Nobody would deny that we live in a time of political divide. So I find some irony in the debates regarding Internet gaming regulation. When it comes to the meaty parts of the Gambling Prohibition, Poker Consumer Protection Act, floating around Congress, there is near universal agreement. Congress should act to pass it before the last days of the 112th. Here’s why.
All agree that legal Internet gaming regulation should — mirroring the 60-year success of our gaming industry controls — prevent underage gaming, assure game integrity and taxable revenue collection, and protect the vulnerable. Congress has a key opportunity to give law enforcement the power to arrest illegal gaming operators who have for years enjoyed unregulated tax-free access to U.S. consumers. Further, draft legislation requires that interested states “opt in” to participate, allowing states not interested in offering legalized regulated gaming to pass and remain gaming free.
There are certainly people who decry any sort of gambling in the first place. But a recent Department of Justice decision has opened the door for states to license and sanction gaming over the Internet. As it now stands, at least five states will have Internet gaming up and running within the next 18 months. Without congressional action, slot machines and roulette wheels will soon be spinning inside every computer and cellphone in America.
The legislation under review in Washington would prohibit casino-style gaming on the Internet and sanction only online poker and lottery ticket sales. This is a wise and advisable compromise. Those opposed to gambling on the Internet will see 99 percent of it removed. The brick and mortar casino industry — which may have a lot to lose if casino-style gaming goes online — will retain its health and the jobs that go with it. Lotteries will see business expand to a new customer base. And, importantly, states will derive much-needed revenue from online poker — an iconic American game enjoyed by presidents and many others for centuries and one in which the outcome can be determined by shrewd play and not necessarily by the cards set down by the house.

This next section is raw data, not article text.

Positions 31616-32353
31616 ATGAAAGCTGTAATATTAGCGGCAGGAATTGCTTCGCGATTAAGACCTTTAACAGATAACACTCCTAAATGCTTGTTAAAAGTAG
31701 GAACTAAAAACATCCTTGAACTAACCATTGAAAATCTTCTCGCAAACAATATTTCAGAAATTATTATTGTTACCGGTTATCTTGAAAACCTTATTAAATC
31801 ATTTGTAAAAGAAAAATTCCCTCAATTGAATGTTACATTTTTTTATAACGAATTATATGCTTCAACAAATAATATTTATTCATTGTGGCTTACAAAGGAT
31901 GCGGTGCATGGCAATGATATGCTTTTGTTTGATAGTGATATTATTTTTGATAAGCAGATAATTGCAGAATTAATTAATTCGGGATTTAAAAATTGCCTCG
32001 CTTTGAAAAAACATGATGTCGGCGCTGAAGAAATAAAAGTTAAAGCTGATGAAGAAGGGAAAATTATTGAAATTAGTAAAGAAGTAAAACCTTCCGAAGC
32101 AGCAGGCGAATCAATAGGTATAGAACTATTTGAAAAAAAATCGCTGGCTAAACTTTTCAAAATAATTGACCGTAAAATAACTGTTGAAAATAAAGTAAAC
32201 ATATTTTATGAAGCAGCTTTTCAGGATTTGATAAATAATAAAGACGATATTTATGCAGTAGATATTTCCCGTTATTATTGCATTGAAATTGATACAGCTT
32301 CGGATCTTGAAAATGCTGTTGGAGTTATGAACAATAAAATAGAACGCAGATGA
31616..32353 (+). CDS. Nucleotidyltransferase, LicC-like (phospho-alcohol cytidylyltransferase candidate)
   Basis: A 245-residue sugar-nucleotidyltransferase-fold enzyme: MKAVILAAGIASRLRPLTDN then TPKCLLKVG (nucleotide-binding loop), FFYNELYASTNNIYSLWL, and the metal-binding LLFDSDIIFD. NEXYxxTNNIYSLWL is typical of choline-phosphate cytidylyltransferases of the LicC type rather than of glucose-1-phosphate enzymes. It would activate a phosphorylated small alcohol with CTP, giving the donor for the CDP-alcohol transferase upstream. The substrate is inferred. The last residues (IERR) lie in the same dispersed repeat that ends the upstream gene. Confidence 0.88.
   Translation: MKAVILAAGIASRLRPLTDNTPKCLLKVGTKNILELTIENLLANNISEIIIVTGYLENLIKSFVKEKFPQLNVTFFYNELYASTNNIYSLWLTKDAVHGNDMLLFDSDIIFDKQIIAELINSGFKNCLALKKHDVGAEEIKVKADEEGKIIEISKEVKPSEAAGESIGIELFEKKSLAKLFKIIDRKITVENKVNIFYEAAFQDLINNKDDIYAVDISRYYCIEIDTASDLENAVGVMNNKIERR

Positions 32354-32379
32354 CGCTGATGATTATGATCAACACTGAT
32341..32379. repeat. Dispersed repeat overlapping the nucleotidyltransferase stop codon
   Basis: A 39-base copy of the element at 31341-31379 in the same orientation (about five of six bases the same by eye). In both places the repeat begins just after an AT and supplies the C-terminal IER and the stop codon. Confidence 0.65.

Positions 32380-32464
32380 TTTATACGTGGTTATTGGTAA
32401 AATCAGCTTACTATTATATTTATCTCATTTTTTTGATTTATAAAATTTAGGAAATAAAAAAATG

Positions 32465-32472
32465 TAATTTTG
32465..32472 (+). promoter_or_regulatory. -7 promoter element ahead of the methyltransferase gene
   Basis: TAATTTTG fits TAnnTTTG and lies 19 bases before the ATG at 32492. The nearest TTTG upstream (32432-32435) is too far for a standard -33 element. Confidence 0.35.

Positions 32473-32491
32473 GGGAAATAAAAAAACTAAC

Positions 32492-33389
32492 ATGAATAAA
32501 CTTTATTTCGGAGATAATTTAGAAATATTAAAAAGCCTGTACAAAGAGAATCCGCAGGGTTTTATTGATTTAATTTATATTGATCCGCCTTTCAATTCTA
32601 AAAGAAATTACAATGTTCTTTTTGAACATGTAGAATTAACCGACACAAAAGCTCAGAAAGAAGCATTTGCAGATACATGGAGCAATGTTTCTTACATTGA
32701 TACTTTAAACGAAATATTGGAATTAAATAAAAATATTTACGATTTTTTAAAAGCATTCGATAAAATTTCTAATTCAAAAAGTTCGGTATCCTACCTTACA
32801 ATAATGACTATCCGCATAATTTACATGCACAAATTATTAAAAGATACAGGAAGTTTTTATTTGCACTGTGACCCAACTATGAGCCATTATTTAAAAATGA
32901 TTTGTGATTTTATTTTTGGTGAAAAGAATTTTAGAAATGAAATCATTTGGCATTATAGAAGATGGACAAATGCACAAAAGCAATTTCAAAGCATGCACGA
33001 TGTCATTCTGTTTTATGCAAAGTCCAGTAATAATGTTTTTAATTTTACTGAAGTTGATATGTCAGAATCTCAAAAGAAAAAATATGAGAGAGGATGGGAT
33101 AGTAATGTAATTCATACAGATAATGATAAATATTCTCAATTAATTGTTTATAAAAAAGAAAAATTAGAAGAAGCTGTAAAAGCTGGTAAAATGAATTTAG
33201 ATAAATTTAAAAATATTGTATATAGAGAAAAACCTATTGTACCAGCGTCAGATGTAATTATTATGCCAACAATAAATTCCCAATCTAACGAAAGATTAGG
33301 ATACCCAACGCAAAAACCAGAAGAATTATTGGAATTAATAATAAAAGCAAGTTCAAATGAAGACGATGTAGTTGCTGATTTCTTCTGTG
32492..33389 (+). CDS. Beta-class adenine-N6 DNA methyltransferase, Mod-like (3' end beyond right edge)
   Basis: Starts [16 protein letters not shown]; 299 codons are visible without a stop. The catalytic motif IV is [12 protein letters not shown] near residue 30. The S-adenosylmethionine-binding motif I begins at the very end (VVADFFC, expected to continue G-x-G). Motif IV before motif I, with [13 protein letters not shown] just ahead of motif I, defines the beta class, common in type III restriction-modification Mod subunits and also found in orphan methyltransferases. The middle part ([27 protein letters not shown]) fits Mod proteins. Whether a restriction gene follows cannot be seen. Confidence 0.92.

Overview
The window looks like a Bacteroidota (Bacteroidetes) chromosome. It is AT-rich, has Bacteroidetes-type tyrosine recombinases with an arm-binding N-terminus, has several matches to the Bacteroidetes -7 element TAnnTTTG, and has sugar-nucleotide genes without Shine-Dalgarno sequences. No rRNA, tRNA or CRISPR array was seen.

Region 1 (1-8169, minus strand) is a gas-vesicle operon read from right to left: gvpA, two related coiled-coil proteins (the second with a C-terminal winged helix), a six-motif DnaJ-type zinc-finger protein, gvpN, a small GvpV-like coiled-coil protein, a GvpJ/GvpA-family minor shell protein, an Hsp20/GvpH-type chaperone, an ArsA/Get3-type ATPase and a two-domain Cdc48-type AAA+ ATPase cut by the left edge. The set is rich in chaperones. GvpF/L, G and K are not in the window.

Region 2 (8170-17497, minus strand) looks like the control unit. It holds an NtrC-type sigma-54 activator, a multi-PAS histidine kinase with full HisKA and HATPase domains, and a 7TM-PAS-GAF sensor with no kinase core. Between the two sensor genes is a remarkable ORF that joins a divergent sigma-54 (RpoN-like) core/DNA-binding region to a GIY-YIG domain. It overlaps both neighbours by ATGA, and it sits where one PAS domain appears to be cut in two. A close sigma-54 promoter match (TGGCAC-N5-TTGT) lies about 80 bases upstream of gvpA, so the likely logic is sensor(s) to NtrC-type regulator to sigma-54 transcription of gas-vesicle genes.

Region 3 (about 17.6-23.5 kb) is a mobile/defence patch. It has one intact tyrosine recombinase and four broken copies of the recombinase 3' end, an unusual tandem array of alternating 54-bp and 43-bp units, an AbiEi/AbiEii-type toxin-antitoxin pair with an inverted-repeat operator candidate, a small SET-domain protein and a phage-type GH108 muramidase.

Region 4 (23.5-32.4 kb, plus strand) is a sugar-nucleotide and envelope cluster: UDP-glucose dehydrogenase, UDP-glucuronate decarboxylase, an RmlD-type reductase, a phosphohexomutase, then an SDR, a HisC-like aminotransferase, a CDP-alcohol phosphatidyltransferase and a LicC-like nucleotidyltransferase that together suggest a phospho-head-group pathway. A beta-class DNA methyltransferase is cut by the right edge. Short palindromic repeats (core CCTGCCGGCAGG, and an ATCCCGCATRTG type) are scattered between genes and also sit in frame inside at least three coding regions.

There is a brief window of time for Congress to legislate this win-win-win-win scenario before cash-strapped states begin to set individual regulatory frameworks, racing against time to get the bets flowing. Federal legislation is the equivalent of saving Humpty Dumpty from falling and fracturing into 50 pieces ... because putting him back together will prove costly and frustrating.
And who wants Humpty Dumpty to fall? State lotteries.
Recently, representatives of lotteries from six states visited Washington to try to undermine the progress of federal legislation.
Lotteries have been around for a long time. As far back as the 1700s, they’ve been used to fund a host of state-level initiatives, including education. They usually enjoy great public relations even though the odds of winning are remote; odds in the recent Powerball jackpot were 175 million to one.
Very early in the discussion of online gaming legislation, lotteries worried that they wouldn’t have a seat at the table. With the DOJ opinion now in place, lotteries are positioned to enjoy a flow of new customers and increased profits as lottery tickets will become readily available over the Internet.
Leaders from military and veterans service organizations joined Sens. Roger Wicker, R-Miss., Kelly Ayotte , R-N.H., and Lindsey Graham, R-S.C., at a press conference to urge the Senate to replace a provision in the budget proposal that cuts retirement benefits for veterans. Wicker, Ayotee, and Graham earlier called for a bipartisan solution to replace the $6.3 billion in cuts to military retiree benefits.
Each year since 1990, CQ Roll Call has reviewed the financial disclosures of all 541 senators, representatives and delegates to determine the 50 richest members of Congress. This year's report, derived from forms covering the calendar year 2012, shows it took a net worth of $6.67 million to crack the exclusive club.